The film and television industry pumped a record-setting $4 billion in direct spending into Georgia’s economy over the past year, despite the pandemic and in spite of calls earlier this year for a business boycott of the state because of its restrictive new voter law.
According to the Georgia Film Office, 366 productions filmed in the state during the last year, including 21 feature films, 45 independent films, 222 television and episodic productions, 57 commercials, and 21 music videos. With the nation’s largest film incentives program, Georgia handed out $870 million in subsidies to film and TV productions in 2019 – more than New York’s $420 million and California’s $330 million combined.
“Because Georgia was the first state in the country to re-open our economy and worked with film productions across the state to ensure they could safely continue operations, the Peach State’s film industry is leading the nation,” said Governor Brian Kemp. “As the top state for business for an unprecedented eighth year in a row, the jobs, economic development, and investment in film and other supporting industries are a key part of Georgia’s success story. This record-breaking announcement also highlights Georgia’s incredible momentum in economic recovery as we emerge from the Covid-19 pandemic.”
“This year’s record-breaking spending by the film industry demonstrates that our efforts to grow jobs for Georgians continue to pay dividends,” said David Ralston, Speaker of the Georgia House of Representatives. “With an industry-leading film tax credit, a ready workforce and a business-friendly attitude, Georgia is perfectly positioned to continue attracting more productions and the jobs they will support. Our continuing success is a testament to what can happen when the public and private sector work together to expand economic opportunity in every corner of our great state.”
According to the Georgia Film Office, a division of the Georgia Department of Economic Development, additional costs that productions spent to mitigate the spread of the coronavirus contributed to the record $4 billion they spent in the state. “These numbers are due to a variety of factors in addition to the state’s overall attractiveness to the film industry, including an earlier safe return to production, pent-up demand from the Covid-19 hiatus, and the associated expenses to mitigate risk. New safety protocols also added to production costs and timelines.”
“Georgia allowed productions to return before other markets, so we not only had returning shows that shut down due to the pandemic, but we were also able to attract new shows that were slated to shoot in other, locked down markets,” said Lee Thomas, director of the Georgia Film Office. “This additional slate of projects, combined with increased budgets due to the need for additional crew and space, plus stringent safety measures, led Georgia to have an even higher than projected record year.”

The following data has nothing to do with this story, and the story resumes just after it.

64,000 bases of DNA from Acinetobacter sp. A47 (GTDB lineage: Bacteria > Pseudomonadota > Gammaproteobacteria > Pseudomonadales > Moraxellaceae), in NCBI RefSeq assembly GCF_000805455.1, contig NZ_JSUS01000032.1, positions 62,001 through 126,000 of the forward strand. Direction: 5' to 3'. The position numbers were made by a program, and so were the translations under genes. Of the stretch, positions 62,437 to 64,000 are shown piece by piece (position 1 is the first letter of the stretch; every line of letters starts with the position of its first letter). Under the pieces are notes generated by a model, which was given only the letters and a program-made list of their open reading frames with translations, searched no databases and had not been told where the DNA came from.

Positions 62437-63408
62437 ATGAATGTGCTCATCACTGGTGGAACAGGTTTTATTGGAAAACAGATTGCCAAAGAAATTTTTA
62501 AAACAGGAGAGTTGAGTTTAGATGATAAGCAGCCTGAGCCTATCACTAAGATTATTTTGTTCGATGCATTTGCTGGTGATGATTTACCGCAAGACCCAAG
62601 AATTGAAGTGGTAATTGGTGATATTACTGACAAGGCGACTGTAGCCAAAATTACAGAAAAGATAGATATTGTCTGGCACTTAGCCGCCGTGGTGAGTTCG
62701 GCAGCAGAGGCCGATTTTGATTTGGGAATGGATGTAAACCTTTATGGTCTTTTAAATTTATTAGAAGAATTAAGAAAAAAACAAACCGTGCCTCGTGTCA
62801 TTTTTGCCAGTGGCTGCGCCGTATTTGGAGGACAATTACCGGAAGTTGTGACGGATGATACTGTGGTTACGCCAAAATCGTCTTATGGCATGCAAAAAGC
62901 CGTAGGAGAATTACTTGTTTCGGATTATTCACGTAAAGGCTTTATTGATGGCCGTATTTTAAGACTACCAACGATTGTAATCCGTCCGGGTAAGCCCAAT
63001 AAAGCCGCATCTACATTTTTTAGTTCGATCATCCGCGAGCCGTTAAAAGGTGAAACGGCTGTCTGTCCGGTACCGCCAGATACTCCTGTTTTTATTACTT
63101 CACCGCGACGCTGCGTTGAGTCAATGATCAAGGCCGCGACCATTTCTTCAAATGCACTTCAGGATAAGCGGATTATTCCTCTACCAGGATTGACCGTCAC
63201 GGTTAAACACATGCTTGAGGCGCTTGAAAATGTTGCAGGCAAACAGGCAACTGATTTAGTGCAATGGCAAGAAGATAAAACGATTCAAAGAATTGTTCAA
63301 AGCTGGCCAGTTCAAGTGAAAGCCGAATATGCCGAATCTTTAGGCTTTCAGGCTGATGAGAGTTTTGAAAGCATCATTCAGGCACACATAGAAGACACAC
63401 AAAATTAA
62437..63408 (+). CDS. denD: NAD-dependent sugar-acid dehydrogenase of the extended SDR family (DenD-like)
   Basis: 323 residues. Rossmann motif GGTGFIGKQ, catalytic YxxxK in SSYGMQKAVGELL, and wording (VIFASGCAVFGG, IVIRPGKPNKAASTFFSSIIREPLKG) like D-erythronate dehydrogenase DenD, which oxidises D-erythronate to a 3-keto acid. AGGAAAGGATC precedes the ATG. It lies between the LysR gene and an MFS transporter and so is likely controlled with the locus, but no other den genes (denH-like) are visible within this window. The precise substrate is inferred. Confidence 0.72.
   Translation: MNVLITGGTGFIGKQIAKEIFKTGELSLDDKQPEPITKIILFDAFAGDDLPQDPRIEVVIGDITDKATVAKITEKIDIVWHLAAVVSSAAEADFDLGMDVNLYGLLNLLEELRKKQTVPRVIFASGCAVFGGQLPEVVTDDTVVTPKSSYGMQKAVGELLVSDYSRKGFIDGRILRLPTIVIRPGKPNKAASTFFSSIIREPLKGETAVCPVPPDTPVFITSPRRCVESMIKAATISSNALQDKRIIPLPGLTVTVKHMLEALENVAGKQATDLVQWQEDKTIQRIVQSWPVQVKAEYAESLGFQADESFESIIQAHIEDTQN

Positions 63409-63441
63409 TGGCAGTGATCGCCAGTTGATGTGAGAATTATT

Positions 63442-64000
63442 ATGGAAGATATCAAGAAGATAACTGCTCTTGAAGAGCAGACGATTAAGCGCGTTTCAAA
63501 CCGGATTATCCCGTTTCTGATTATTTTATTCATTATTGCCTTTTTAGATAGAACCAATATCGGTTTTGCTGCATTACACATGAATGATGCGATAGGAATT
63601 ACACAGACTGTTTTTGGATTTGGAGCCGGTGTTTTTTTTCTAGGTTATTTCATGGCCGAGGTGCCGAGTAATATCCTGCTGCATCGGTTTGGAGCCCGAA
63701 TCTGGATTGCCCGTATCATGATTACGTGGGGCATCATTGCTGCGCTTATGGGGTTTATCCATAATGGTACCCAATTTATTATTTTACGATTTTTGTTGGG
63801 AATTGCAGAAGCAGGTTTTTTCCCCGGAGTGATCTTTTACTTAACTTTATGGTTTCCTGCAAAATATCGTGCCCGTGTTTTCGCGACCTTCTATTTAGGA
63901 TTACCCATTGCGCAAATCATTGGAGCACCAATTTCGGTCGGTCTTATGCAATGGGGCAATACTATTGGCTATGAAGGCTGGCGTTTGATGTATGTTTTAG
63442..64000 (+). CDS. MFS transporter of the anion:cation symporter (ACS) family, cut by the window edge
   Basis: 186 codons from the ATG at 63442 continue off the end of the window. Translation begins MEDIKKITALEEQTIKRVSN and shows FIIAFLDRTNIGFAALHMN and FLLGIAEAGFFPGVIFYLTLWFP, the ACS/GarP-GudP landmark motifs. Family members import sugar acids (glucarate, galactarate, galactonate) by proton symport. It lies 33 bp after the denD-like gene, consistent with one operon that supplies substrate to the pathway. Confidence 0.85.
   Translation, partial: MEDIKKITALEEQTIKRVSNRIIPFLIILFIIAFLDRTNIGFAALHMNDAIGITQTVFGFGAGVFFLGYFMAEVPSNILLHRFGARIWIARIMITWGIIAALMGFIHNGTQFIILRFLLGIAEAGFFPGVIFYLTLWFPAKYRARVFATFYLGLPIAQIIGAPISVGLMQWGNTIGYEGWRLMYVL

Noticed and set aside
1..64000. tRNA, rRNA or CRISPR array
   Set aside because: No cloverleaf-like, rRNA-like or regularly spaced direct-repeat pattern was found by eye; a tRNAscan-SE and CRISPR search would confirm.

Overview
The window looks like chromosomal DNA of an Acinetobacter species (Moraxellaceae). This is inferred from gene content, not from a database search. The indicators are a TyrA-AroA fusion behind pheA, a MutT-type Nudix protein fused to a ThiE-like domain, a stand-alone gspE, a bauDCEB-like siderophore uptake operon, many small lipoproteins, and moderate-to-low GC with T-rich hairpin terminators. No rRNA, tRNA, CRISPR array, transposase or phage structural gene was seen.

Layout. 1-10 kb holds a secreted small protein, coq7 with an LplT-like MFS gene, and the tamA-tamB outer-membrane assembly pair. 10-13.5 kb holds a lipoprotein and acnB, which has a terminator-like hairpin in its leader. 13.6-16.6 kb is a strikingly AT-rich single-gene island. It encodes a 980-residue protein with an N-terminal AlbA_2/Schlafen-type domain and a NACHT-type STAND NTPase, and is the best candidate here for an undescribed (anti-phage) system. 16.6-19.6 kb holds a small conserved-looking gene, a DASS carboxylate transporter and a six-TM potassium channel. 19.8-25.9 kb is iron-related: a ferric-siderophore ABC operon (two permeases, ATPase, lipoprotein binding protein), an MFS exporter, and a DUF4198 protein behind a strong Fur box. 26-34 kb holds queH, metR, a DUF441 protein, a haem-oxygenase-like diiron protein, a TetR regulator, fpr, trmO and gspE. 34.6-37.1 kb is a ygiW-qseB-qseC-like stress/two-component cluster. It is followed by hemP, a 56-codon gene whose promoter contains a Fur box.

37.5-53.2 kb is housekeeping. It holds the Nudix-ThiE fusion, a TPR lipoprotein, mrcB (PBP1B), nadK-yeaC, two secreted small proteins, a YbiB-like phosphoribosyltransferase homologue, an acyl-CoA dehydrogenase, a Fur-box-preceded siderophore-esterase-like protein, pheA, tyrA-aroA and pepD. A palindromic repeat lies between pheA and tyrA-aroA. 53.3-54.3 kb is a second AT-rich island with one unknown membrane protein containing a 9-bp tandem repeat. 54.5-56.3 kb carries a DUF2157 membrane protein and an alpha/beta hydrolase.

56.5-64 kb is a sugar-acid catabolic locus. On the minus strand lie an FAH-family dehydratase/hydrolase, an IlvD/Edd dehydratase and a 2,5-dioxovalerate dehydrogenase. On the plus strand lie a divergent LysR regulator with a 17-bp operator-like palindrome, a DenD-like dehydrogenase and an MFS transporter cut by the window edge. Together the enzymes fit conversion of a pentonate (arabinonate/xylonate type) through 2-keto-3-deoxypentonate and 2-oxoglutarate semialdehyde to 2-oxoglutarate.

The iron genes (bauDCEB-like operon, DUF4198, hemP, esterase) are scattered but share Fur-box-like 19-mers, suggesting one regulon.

“The growth of Georgia’s film industry is truly exciting, impacting every corner of our state from communities to small businesses to individual Georgians,” said Pat Wilson, commissioner of the Georgia Department of Economic Development. “Seeing our beautiful state on-screen along with our iconic Georgia peach logo is good for tourism and other marketing efforts, ultimately making an even bigger impact on our economy. The Georgia Film Office has been working with our camera ready communities, productions, education partners, and so many more to make sure we are responsive and continuing to capitalize on the benefits for small and large communities across Georgia.”
Last week, TV shows filmed in Georgia garnered 62 Emmy nominations, including WandaVision (23 nominations) from Disney+ and Marvel Studios, HBO’s Lovecraft Country (18 noms), Amazon’s The Underground Railroad (7), and The Falcon and the Winter Soldier (5) from Disney+ and Marvel Studios.
Calls for a business boycott of the state because of its new voting restrictions have largely fizzled. Major League Baseball moved this year’s All-Star game from Atlanta to Denver to protest the law, but so far, Emancipation, the slavery-era drama directed by Antoine Fuqua and starring Will Smith, has been one of the very few films to follow suit, relocating instead to Louisiana.
Democrats on the U.S. Senate Rules Committee held a field hearing in Atlanta on Monday to look into the state’s new voting law, which was signed by Gov. Kemp on March 25. Opponents say it was designed to disproportionately affect the turnout of Black voters by requiring tougher ID rules for absentee voters; limiting the use of ballot drop boxes; giving state election officials the ability to override the decisions of local election boards, and making it illegal to offer food or water to those waiting in line to vote. Supporters of the new law say it’s designed to instill voter confidence. “Putting hardworking Georgians first starts with ensuring that your voice is heard and restoring each and every citizen’s confidence in their vote,” Kemp said of the law.
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